Newt: As speaker, I would defund Justice Dept. until Holder ousted

Matthew Boyle Investigative Reporter
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Former Speaker of the House Newt Gingrich told The Daily Caller on Friday that if he were still atop the House of Representatives, he would defund the Department of Justice until Attorney General Eric Holder resigned or was fired.

TheDC asked Gingrich if he would send Capitol Hill police to arrest Holder, as the Washington Times had suggested the House could, now that he is in both criminal and civil contempt of Congress.

“No,” Gingrich said in response, during a wide-ranging interview with TheDC staff in the news outlet’s Washington, D.C., offices. “If I were speaker, I’d cut off funding because that’s real. If I were speaker, I’d announce that we’re not moving any appropriations for the Justice Department as long as Holder is attorney general.”

“The reason [former President Bill] Clinton and I got a lot done is we both understood what was real,” Gingrich added. “Yeah, we held press conferences and we postured, but we had real brawls. We closed the government. We had real fights and people got it. The reason we were re-elected in ’96 is we had the guts to close the government.”

Gingrich said he expects a federal judge to overturn President Barack Obama’s assertion of executive privilege over the Operation Fast and Furious documents, although he is not entirely sure.

“My hunch is it [Obama’s executive privilege assertion] will be [shot down by a federal judge], but it depends on what kind of judge it is,” Gingrich said.

With regard to the emerging scandal about the Obama administration’s Department of Treasury terminating pensions for 20,000 non-union Delphi retirees during the 2009 auto bailout, Gingrich said he supports the new bipartisan calls for a stronger congressional investigation into what happened and who was responsible.

“That’s exactly the stuff Congress ought to be more aggressive about,” Gingrich said.

The call from lawmakers — and now Gingrich — for a more in-depth investigation comes in the wake of emails TheDC obtained and first published on Tuesday showing that senior White House and Treasury officials were behind the termination of pensions for 20,000 non-union Delphi salaried retirees.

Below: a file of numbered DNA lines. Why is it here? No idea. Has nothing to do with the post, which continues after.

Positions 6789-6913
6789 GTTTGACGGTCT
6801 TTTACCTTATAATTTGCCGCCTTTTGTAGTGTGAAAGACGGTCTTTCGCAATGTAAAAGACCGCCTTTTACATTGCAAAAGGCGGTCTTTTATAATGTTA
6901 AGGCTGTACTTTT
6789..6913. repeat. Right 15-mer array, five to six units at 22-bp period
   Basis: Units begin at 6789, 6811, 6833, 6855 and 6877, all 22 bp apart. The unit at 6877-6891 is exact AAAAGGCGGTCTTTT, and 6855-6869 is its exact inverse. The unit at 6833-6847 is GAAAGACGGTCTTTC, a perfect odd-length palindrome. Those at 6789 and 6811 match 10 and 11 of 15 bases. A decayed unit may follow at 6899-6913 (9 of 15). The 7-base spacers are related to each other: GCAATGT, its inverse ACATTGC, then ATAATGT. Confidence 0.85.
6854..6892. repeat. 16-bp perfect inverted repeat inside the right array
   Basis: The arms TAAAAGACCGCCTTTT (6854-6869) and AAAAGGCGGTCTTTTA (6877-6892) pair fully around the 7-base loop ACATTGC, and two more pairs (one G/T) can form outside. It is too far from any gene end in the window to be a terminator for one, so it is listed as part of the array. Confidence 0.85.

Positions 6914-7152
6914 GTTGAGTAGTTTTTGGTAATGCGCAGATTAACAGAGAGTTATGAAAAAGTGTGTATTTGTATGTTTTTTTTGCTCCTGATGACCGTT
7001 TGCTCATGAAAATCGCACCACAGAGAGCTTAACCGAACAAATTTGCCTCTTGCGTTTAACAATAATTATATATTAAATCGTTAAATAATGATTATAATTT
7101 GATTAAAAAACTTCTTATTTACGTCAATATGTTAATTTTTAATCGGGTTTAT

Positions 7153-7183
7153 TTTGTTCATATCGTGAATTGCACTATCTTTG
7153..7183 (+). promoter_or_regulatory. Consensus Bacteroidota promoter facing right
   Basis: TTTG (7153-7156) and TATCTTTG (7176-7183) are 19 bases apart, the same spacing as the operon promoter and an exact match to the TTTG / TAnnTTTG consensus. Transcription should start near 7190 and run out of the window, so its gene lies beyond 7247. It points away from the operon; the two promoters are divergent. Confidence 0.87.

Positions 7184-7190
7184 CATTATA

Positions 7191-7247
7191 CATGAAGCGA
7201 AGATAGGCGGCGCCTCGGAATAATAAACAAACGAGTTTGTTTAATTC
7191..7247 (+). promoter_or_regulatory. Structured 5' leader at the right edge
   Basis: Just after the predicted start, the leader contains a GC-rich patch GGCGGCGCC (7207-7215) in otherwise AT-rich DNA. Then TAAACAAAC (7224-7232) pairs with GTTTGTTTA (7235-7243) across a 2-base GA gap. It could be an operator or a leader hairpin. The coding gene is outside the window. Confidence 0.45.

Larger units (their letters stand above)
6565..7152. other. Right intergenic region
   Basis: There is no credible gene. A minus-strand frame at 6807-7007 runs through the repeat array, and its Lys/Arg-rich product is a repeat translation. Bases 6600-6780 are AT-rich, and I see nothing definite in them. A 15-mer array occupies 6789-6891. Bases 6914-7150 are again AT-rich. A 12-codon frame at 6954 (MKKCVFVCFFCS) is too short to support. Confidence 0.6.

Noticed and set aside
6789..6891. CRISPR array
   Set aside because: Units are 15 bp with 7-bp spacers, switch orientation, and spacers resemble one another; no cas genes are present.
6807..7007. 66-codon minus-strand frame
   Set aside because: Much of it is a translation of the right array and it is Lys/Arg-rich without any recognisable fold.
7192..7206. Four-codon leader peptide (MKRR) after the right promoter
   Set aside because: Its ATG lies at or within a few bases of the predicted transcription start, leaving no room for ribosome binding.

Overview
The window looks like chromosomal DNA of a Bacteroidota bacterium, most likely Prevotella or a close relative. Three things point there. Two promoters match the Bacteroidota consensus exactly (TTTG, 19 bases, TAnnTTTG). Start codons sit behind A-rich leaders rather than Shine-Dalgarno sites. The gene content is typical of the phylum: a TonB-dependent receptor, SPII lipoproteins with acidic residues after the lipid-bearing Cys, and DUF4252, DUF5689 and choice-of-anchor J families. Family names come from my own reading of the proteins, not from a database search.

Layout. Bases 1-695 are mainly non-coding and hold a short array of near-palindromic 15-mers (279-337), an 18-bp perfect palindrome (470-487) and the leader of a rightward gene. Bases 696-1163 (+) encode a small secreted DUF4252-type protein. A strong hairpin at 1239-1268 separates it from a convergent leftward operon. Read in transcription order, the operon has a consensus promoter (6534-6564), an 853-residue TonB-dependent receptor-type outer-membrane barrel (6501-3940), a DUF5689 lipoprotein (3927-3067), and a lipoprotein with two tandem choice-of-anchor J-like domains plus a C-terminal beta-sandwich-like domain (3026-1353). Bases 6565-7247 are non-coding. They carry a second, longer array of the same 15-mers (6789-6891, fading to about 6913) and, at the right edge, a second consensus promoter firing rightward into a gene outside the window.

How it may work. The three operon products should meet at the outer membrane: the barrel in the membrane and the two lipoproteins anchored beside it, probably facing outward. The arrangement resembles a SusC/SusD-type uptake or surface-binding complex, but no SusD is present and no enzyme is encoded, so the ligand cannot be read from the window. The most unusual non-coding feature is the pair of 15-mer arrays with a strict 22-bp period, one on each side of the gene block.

Those emails show that the Treasury Department, led by Secretary Timothy Geithner, was the driving force behind terminating those pensions — a move made in 2009 while the Obama administration implemented its auto bailout plan. The emails contradict sworn testimony in which several Obama administration figures have consistently said that the decision to terminate the pensions came from the Pension Benefit Guaranty Corporation (PBGC). The PBGC is a federal government agency that handles private sector pension benefits issues. Its charter calls for independent representation of pension beneficiaries’ interests.

29 U.S.C. §1342 maintains that the PBGC is the only government entity that is legally empowered to initiate termination of a pension or make any official movements toward doing so.

During a Thursday campaign rally, Obama said that, if re-elected, he’d want to do the same thing that he did with the auto industry to every industry: “I said, I believe in American workers, I believe in this American industry, and now the American auto industry has come roaring back,” Obama said. “Now I want to do the same thing with manufacturing jobs, not just in the auto industry, but in every industry.”

Republican presidential candidate Mitt Romney struck back almost immediately with an email to press calling out all the bailout’s failures, including pointing out how General Motors still has millions of taxpayer dollars in its coffers and how those non-union Delphi workers lost their pensions.

Gingrich said that if Obama is re-elected, “he will be the most radical and most authoritarian president we’ve ever had.”

“He’s proving on every front his willingness to break the law,” Gingrich said. “What he did on welfare reform was clearly a violation of the law, what he did on immigration is clearly a violation of the law. Why would you think he would be less risk-taking and less aggressive if he gets re-elected? This is a Chicago machine trying to figure out if they can use Chicago-style tactics to control the country the way that the Chicago machine is controlled in Chicago.”

“I don’t think it’s complicated,” Gingrich added. “The question is whether the American people are going to end up re-electing somebody who – whether it’s Fast and Furious or it’s the Delphi decision or the story this morning about Solyndra. The Secretary of Energy was knocking down everybody – I think the word was annihilating everybody – who walked in to suggest that Solyndra was a disaster. I mean, how much corruption and dishonesty do you have to have before you begin to figure out what kind of administration this is?”

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